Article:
By Andrew Hatherley on Jan 21, 2020
A recent survey by HelloWallet has reignited concerns over the future state of retirement in the U.S. The survey reveals that 25 percent of people holding funds in a 401k or an IRA have dipped into them, and not just in a small way. Even more alarming is that the funds are being accessed through straight cash withdrawals rather than loans. All of this at a critical time when the savings rate among Americans continues to drop, and for most people, taxes are going up (payroll taxes will hit all workers).
Obviously, the sluggish economy which has prolonged the unemployment crisis is a contributing factor with an increasing number of people needing access to money simply to pay the bills. But, it is the rate of increase which has many concerned. According to a 2013 survey by HelloWallet, more than $60 billion was taken from qualified retirement plans in 2010, up from nearly $35 million in 2006. Stagnant wages and rising costs have also combined to increase the pressure on middle income families to tap their retirement funds. More than 70 percent of the cash from retirement plans are used to pay essential expenses, such as bills, housing and medical. 1
All the more troubling is the finding that almost 40 percent of the cash outs are occurring with people from age 50 to 60+. This has created a crisis of confidence in America as revealed in the 2012 Retirement Confidence Survey, in which only 14 percent of today’s workers said they were very confident of having sufficient funds to last them a lifetime. That’s down markedly from 27 percent in 2008 just prior to the 2008 stock market crash and the lowest in the survey’s 22 year history.
The confidence gap is just as wide with the Millennial's and Generation X and Y as it is with Baby Boomers. In another survey conducted by T. Rowe Price, 60 percent of investors between the ages of 18 and 30 agreed that, “Over the past few years I’ve lowered my expectations about the quality of life in retirement.” And that is 15 percentage points higher than the same survey taken just one year ago.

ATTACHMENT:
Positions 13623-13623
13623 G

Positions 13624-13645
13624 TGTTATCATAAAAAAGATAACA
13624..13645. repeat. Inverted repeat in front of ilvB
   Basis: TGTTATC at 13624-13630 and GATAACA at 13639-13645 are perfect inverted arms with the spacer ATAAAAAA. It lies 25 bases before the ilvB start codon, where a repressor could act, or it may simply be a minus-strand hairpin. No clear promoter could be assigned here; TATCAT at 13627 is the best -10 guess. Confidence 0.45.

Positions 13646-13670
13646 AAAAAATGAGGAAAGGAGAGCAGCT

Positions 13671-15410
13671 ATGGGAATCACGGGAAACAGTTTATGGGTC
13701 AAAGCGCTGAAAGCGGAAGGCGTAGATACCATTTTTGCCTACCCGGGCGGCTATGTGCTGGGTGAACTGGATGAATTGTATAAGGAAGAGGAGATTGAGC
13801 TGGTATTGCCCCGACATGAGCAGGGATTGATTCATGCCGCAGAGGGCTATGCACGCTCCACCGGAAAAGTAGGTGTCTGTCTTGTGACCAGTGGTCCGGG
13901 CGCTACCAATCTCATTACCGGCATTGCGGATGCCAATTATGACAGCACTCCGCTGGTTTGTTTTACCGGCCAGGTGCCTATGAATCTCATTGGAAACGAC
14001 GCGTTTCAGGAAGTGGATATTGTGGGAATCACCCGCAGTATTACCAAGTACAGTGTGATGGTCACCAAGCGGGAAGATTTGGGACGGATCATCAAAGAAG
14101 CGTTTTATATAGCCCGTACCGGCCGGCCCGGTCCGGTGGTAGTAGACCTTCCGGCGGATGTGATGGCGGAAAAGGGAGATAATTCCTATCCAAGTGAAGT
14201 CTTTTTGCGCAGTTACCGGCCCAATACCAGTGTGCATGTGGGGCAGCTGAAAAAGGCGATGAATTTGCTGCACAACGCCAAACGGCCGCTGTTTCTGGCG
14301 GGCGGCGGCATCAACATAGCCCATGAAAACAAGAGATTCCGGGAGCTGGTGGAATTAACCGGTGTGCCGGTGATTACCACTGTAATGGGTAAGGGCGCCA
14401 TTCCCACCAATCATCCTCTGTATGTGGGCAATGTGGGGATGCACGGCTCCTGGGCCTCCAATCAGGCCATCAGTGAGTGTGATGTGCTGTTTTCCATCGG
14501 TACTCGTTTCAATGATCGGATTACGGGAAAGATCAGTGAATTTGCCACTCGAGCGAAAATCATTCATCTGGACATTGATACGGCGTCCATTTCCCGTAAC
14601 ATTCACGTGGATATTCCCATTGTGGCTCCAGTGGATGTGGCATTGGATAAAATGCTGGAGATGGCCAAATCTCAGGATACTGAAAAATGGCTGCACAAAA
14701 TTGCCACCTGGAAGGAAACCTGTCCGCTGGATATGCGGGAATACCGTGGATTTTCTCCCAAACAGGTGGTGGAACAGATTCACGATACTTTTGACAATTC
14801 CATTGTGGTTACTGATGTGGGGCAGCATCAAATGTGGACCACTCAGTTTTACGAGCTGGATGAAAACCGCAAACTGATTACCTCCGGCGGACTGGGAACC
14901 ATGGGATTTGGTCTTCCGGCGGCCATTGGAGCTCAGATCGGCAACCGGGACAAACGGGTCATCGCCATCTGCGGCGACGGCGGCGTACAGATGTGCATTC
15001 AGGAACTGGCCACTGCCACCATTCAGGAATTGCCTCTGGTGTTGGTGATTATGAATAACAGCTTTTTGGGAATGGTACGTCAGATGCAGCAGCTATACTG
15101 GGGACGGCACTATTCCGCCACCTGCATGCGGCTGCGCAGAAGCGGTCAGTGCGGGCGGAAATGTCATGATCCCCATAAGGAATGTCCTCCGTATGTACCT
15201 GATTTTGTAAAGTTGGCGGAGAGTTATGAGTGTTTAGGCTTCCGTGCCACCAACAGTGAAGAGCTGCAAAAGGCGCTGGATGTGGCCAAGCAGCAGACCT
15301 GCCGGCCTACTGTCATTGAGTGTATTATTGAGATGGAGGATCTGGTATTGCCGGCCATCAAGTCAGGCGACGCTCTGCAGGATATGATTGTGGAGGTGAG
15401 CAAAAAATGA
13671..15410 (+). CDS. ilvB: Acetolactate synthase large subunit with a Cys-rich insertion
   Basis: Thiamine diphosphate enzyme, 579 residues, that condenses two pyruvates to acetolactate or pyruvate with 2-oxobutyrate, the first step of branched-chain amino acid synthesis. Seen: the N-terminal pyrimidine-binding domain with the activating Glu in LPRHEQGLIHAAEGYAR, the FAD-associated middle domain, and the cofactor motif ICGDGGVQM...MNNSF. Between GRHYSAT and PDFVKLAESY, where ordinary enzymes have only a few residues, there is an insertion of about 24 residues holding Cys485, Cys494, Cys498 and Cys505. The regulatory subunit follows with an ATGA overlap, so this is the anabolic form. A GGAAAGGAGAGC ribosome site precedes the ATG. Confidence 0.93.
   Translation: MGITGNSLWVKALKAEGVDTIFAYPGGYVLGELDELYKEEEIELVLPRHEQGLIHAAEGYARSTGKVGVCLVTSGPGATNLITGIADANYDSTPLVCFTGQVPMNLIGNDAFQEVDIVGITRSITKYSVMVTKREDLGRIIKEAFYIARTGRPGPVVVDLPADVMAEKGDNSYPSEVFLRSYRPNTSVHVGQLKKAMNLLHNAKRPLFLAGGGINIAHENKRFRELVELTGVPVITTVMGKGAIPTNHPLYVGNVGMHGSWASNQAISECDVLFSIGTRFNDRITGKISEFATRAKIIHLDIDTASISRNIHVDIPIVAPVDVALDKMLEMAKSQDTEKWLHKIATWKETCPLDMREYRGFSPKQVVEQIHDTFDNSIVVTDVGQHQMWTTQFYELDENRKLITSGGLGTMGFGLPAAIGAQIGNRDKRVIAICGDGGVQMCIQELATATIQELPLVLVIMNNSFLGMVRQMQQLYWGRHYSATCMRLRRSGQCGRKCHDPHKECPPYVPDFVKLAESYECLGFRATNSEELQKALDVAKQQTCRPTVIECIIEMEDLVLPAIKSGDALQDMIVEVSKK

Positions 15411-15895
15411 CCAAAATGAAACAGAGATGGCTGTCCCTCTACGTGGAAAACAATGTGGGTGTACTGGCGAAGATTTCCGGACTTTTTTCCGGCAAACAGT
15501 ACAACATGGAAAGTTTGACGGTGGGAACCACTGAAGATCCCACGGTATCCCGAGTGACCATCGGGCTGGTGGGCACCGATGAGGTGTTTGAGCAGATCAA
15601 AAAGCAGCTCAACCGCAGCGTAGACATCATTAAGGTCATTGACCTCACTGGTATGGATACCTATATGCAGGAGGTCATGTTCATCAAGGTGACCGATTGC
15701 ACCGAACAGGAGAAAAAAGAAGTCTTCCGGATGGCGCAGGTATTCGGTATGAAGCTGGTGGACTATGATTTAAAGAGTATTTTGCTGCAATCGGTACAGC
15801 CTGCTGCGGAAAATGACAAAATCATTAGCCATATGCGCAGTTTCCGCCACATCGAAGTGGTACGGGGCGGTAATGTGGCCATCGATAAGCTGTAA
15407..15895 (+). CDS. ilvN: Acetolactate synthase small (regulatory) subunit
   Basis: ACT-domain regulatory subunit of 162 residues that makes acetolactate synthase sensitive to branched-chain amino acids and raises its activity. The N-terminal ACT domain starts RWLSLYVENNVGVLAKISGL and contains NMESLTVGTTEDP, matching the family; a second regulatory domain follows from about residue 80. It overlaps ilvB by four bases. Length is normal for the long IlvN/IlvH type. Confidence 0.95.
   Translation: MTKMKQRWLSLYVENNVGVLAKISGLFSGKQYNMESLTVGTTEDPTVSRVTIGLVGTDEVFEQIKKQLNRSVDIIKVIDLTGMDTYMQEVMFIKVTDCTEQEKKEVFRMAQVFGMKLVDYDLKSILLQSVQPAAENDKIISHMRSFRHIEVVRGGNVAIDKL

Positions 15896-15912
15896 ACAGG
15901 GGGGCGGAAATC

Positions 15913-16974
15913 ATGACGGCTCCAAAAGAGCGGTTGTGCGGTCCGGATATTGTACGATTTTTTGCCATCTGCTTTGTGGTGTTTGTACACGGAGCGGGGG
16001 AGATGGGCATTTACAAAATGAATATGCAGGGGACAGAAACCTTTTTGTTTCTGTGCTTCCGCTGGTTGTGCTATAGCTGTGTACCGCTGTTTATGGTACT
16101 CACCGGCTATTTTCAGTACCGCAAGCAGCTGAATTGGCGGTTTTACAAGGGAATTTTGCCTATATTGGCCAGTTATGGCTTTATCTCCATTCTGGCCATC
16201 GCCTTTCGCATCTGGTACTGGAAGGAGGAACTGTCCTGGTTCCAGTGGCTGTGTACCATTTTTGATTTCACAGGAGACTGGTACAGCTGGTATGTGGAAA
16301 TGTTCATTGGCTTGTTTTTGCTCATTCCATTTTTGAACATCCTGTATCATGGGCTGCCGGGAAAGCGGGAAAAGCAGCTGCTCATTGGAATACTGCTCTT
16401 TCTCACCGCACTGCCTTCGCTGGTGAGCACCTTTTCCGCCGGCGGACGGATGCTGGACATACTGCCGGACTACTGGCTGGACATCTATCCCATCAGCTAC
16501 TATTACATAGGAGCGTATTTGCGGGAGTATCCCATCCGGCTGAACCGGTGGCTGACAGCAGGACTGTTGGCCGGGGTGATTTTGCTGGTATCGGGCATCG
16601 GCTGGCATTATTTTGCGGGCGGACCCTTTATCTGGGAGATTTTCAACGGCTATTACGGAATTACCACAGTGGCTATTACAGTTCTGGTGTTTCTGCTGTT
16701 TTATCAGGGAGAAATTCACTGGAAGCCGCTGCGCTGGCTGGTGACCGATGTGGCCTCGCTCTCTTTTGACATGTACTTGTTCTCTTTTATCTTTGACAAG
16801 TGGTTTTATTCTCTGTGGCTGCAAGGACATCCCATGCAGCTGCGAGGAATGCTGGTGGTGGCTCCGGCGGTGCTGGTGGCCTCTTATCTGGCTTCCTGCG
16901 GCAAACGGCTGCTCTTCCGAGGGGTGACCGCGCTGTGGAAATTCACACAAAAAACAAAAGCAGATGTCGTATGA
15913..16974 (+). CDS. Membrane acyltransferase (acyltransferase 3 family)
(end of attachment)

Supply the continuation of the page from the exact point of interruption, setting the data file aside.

Tapping Your 401k Plan (If You Must)
Until the economy finally lifts off putting more people back to work and pushing wages up, we are not likely to see a reversal of the trend any time soon. For many people, 401k plans have become their only source of cash in times of need, and, between filing for bankruptcy and tapping retirement funds, the latter is apparently the lesser of two evils. While getting needed cash from 401k plans may be the most expedient option, it could be a very costly one.
Withdrawals from 401k plans are taxed as ordinary income, and, when taken before the age of 59 ½ they are assessed a 10 percent penalty. If you qualify under one of the exceptions, you might be able to avoid the penalty.
Withdrawal Penalty Exceptions:
- Medical expenses: If your medical expenses exceed 7.5 percent of your adjusted gross income, they can be withdrawn without penalty.
- Substantially equal payments (SEPP): Withdrawals taken for a period of five years or until you attain the age of 59 ½ (whichever is longer) are penalty free. The same goes for withdrawals taken in equal installments over your lifetime. Specific formulas apply for each.
- Disability: If you are unable to work in any capacity (verified by a doctor), you may access your 401k funds.
There are additional exceptions in certain divorce situations and for military reservists who are called to active duty for more than six months.
The better alternative may be utilizing the loan provision if your 401k plan has one. If you think your situation will improve and you will be able to repay the loan within five years it is far less costly than withdrawals. If you don’t, or if you should leave your employer for any reason, the loan will become taxable and subject to penalty.
1HelloWallet Survey, The Retirement Breach in Defined Contribution programs, 2013
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